I read Life, Libby, and the Pursuit of Happiness right on the heels of One Little Secret which I reviewed a couple weeks back. They both have a hot young rock star as the main male character but that is where the similarities end. Still, that was enough to make me think about why I enjoyed one so much more than the other. Maybe because chick-lit (such as Libby) is meant to be fluffy with a kernel or two in there somewhere to sink your teeth into, while I never got the feeling that One Little Secret was supposed to be anything other than serious. The cover certainly spells out what one should expect from this novel.
Libby is the story of a young woman approaching 30 in pursuit of figuring out who she really is, whether defined by her career (which takes a serious nose-dive early in the novel), her romantic situation (ditto), or her place in her nuclear family (can I ditto again?). Libby gets into a crazy predicament with an off-the-wall supervisor in the name of saving her job when so many co-workers receive their pink slip. She meets the man of her dreams, harbors a fugitive, and learns to avoid the paparazzi. Not necessarily in that order! I found the story laugh-out-loud funny in places and, in general, a light, humorous read.
From the back cover:
How do you know if your life is falling apart…or finally coming together?
Libby Hawthorne lives with good intentions. She believes that everything important–love and faith and life–will come together as soon as she receives the promotion she was promised years ago at a Seattle public relations firm. However, a corporate merger changes everything, and when the big prize of advancement turns into a demotion to administrative assistant, Libby realizes it’s time to trade good intentions for intentional living.
But just as she reaches for authenticity, Libby is offered a chance to redeem her career if only she will keep an enormous secret. At the same time, her friends and family start acting strange, and her crazy boss goes missing in action. In the aftermath of these colliding events, Libby must make her biggest decision yet–will she climb up the corporate ladder or take the leap of faith that will finally lead her to purpose and happiness?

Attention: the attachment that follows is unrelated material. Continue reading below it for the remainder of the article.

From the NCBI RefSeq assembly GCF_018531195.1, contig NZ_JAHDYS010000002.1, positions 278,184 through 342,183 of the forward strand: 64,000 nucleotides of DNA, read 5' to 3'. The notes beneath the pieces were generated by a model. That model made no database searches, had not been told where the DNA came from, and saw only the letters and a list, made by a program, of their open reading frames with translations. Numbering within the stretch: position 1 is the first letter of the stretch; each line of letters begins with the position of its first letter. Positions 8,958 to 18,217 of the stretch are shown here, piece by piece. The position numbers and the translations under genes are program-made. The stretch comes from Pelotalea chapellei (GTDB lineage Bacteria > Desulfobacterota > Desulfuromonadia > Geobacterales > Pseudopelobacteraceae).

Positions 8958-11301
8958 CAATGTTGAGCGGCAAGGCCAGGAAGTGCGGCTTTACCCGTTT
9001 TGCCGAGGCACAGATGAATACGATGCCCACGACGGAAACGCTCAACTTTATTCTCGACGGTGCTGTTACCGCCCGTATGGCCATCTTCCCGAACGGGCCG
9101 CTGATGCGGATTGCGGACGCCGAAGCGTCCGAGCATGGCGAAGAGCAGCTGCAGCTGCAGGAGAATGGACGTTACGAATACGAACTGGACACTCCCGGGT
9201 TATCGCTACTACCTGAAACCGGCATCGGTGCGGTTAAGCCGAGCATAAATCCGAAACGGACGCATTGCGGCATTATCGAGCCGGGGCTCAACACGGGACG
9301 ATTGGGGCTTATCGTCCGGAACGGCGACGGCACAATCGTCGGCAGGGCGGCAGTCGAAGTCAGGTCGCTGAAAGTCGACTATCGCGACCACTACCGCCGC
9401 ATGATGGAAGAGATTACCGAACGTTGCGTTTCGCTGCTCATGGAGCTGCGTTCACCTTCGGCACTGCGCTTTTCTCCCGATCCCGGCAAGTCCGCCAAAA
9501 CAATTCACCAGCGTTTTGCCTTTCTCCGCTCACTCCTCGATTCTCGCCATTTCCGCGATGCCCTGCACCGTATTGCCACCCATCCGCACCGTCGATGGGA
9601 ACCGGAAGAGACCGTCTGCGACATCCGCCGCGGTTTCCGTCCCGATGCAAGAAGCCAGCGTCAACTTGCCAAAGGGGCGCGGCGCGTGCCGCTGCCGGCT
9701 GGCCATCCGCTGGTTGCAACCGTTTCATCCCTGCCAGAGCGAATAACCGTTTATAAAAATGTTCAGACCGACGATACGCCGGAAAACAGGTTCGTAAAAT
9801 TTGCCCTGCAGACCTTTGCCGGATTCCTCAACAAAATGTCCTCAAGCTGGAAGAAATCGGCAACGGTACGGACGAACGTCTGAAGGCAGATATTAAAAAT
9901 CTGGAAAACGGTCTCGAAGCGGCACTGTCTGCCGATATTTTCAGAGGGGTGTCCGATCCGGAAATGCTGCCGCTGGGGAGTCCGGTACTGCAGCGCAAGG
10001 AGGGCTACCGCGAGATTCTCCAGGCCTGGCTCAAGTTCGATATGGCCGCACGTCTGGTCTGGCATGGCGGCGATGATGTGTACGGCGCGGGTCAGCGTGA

Hope has always wanted to write. Ever since she was a young tyke with a spiral notebook in hand, she had the urge to fill it. Sadly, Peggy Meets the Midgets did not cause Hope to be deemed a child prodigy, so she continued her path of education. She was grade-obsessed but also truly enjoyed sharing laughs with her circle of creative friends.
Hope attended the University of Oregon and graduated with a double major in Journalism: Advertising and Telecommunications and Film. With aspirations to write screenplays or teleplays, she of course ended up doing public relations for non-profits until she entered the publishing field in which she has worked for 10 years.
Her passions are quiet ones—she loves a good read, an afternoon of free thinking time, writing, journaling, road trips, travel, and pondering life from her back yard pergola. She loiters in bookstores frequently, though has never been arrested for such. Her big hope is to encourage others to embrace their dreams and understand their faith journeys through the practice of journaling and the art of creative living. She hopes to also inspire such things through the themes in her fiction including Hip to Be Square and Altar Call. (There are also visions of a nice Casita with a hammock in Mexico—but one thing at a time.)
When not living in her head, she resides with her husband, Marc, in the Pacific Northwest.